Effective leadership behaviors don’t always come naturally.
When I was around 30 years old, I got the opportunity of a lifetime.
I was working in private practice as a mental health counselor in Albuquerque, NM and had been since graduating college. I’d never worked in the business world, never had employees or a traditional boss. For seven years I’d done nothing other than sit in my therapist chair.
Suddenly, I found myself presented with the opportunity to run a business. Not just any business, but one with an exclusive list of Fortune 100 clients. That’s right, all of our clients were Fortune 100 mega-corporations like UPS, AT&T, American Airlines, and the NASDAQ Stock Exchange.
Why hire a therapist with zero business experience to be the General Manager of an engineering firm with the most demanding clientele in the world?
There were two reasons:
1) I knew the Founder’s life coach. That was my foot in the door. 2) The Founder was an extraordinarily difficult person. He’d gone through for GM’s in the previous two years. Employee retention was in the toilet. No one could deal with this guy.
They justified hiring me in spite of being a business newbie because my communication skills were uncommonly high. The thinking was that I was uniquely qualified to handle the crazy CEO while shielding the staff from his legendary inappropriateness.
If you had asked me at the commencement of this job about my leadership skills, I would have come across as confident enough, but not too confident. All would have seemed quite well!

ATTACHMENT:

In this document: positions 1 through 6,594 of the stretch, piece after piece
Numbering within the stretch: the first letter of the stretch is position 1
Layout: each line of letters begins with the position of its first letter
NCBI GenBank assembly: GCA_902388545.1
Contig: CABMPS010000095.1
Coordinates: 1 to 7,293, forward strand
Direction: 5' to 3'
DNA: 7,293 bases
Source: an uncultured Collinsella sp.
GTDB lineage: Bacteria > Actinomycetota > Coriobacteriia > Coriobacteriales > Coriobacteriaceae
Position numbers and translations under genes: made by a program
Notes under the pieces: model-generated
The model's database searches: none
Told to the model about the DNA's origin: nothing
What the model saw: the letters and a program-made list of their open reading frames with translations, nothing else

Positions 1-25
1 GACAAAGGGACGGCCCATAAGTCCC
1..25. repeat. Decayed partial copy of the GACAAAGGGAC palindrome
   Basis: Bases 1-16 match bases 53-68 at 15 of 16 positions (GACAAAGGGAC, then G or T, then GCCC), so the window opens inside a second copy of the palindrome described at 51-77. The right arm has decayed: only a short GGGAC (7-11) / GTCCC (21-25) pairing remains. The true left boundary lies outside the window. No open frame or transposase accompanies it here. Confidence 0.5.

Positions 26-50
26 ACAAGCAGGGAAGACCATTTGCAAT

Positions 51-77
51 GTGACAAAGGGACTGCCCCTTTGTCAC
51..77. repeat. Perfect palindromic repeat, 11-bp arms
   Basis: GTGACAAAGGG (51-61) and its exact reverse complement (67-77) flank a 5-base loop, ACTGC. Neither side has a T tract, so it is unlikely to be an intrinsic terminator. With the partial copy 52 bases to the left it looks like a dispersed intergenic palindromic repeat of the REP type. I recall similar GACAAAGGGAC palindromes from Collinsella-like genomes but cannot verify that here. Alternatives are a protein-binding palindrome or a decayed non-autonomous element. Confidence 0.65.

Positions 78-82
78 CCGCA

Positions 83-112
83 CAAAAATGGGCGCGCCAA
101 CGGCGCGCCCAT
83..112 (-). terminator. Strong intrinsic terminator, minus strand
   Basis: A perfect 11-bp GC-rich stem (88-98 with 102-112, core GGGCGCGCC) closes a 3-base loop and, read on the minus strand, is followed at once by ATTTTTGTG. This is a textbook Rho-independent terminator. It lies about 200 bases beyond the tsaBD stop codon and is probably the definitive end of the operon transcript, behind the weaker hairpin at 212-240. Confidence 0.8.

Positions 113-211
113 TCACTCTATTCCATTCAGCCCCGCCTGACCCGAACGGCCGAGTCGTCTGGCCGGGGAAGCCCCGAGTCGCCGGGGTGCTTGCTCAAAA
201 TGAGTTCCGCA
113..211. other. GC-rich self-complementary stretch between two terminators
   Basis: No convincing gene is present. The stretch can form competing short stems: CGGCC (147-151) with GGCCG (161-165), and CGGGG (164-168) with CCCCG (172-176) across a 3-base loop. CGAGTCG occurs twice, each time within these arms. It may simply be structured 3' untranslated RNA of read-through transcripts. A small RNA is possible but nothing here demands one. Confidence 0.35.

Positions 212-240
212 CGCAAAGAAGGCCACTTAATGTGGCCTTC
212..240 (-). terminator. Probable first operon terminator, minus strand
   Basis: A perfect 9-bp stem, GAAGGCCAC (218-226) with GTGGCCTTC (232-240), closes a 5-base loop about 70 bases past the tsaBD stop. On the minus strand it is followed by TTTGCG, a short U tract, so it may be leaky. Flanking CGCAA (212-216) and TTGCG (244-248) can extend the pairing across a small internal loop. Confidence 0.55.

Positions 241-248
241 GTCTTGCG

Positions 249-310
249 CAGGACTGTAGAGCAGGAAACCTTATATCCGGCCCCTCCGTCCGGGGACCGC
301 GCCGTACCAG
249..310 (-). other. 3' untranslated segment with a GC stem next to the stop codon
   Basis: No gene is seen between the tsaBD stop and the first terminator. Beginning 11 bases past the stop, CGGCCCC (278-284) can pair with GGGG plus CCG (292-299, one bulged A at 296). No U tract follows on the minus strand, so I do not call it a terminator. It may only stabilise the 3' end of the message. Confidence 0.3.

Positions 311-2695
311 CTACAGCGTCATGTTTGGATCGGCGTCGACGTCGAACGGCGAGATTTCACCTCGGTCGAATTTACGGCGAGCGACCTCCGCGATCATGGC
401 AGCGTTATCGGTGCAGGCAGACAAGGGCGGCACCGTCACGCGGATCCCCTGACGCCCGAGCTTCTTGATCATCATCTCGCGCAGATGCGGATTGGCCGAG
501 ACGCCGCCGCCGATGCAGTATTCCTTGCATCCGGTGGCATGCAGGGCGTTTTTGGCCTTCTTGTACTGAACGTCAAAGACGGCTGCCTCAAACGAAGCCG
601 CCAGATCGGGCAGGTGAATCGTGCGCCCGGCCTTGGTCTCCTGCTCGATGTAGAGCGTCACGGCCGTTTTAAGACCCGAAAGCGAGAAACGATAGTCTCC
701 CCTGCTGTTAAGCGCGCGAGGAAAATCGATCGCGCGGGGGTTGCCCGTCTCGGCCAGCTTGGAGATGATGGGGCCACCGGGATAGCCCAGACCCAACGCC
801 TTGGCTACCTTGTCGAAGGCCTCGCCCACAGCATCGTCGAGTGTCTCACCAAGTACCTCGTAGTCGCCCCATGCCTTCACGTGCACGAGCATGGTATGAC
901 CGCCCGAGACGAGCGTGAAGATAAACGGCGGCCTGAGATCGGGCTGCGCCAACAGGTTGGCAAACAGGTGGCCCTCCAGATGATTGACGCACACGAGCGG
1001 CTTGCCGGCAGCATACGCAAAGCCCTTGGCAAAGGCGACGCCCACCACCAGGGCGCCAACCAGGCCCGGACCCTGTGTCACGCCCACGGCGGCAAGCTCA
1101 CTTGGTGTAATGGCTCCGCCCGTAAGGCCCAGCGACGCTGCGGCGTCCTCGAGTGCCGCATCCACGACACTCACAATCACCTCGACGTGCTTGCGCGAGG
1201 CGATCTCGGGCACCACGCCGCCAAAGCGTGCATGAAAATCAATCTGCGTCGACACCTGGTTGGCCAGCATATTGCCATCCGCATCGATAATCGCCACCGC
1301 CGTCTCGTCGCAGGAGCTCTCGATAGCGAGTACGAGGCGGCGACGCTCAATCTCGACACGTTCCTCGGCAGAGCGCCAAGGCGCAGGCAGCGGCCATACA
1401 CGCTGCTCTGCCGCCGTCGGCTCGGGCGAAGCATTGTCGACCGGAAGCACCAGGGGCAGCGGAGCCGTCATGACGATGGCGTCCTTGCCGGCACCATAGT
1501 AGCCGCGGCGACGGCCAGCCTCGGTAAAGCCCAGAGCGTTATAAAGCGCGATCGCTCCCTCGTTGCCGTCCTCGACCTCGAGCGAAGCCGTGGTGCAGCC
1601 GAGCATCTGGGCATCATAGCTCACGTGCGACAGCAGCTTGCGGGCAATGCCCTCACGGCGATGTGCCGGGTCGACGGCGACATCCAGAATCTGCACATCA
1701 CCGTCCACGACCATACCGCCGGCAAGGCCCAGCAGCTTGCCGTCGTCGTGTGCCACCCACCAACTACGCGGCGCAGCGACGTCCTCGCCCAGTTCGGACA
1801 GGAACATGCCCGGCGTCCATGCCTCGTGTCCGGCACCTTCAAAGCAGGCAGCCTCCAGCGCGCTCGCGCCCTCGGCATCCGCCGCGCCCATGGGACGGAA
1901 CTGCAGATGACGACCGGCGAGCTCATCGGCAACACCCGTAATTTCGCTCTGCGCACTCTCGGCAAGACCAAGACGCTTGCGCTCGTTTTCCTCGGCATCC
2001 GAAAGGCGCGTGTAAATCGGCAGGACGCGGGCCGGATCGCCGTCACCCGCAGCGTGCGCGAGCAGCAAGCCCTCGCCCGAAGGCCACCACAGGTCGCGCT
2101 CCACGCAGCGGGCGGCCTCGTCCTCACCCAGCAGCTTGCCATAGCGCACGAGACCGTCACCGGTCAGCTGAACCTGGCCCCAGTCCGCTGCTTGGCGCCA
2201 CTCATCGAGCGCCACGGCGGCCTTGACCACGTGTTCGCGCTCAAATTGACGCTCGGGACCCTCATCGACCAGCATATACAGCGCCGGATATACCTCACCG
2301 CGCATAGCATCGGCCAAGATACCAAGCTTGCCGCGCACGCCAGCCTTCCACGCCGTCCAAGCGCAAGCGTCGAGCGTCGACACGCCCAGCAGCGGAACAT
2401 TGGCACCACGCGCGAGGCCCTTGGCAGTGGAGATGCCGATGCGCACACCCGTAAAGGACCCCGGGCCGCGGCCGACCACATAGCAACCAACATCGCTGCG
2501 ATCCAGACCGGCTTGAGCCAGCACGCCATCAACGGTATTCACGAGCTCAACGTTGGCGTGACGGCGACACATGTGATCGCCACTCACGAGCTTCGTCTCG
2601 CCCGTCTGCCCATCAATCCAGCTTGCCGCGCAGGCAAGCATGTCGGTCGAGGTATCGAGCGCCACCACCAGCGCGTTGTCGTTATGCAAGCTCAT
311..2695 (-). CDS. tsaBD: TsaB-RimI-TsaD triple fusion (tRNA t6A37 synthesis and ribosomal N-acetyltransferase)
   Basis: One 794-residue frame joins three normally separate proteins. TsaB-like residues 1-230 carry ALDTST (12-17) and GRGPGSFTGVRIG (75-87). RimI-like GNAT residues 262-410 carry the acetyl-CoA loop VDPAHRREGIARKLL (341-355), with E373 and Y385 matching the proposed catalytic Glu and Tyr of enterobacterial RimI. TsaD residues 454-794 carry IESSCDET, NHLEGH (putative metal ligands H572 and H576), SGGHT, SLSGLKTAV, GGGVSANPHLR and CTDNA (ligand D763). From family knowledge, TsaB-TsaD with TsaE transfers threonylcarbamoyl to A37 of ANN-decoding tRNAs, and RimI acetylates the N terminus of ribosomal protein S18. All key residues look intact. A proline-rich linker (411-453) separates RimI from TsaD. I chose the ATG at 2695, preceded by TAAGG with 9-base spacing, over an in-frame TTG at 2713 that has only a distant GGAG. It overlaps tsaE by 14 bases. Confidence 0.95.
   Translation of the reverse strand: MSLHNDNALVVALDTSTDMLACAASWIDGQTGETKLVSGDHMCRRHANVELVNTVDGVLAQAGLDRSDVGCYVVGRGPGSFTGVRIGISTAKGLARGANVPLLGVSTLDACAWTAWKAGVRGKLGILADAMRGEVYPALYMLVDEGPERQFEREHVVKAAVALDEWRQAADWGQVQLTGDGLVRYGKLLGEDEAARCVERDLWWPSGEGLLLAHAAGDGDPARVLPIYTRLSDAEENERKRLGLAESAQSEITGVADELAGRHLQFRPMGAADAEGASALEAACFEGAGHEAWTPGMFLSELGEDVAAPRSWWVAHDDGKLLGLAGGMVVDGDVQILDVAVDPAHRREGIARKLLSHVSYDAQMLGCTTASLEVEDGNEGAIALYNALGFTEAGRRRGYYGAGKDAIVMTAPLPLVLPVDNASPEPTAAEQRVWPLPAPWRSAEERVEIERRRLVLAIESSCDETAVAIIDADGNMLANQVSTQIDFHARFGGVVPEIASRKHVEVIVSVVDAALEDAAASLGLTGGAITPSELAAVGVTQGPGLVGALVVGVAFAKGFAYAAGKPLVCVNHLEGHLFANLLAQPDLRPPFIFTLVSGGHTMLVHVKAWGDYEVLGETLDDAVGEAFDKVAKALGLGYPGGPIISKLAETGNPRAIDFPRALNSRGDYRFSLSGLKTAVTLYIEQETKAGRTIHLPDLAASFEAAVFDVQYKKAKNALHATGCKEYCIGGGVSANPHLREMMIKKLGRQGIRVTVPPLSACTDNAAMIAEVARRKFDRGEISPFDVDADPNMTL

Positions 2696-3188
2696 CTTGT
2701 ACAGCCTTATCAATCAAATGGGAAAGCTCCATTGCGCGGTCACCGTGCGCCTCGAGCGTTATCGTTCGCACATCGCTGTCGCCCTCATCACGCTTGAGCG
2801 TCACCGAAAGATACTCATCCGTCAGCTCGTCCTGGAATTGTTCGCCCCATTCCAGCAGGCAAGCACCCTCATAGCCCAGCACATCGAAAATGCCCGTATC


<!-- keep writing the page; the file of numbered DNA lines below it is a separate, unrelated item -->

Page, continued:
Two weeks into the new job, with my therapy practice shut down, I woke up at 3 AM in a cold sweat. Sitting up in bed, I wondered what the matter was. And then it hit me like a ton of bricks.
I simply could NOT do this!
I wish I could adequately communicate the sense of dread that I began to carry from that moment forward. Dread at going to work. Dread at dealing with employees. Panic at the thought of leading another staff meeting.
Panic. As in panic attack.
You know, the shortness of breath, cold sweating, and utter sense of helplessness? Try leading a robust staff while you’re walking around in that kind of state.
I still don’t know how I pulled it off. But I did. I lasted two years before a new opportunity came. I left on good terms and, to this day, consider my time at The Uptime Institute /
A Highly-Trained Therapist with Runaway A
Anxiety is anxiety. When you feel utterly helpless to do what you need to do, anxiety is your constant companion. How did I handle this mess?
One day at a time.
How Leaders Can Grow, Regardless of the Starting Point
It doesn’t matter where you’re at. You can grow beyond it. In my case, I felt helpless, insecure and full of panic each and every day for the better part of a year. All the while, I was traveling the country, interacting with high-powered execs from the leading companies on the planet.
What’s the point of this post?
It’s normal for leaders, especially new ones, to feel inept.
If you find a way to grit through it, you’ll grow. One day, you’ll find your confidence again. You may need to get a good executive coach along the way!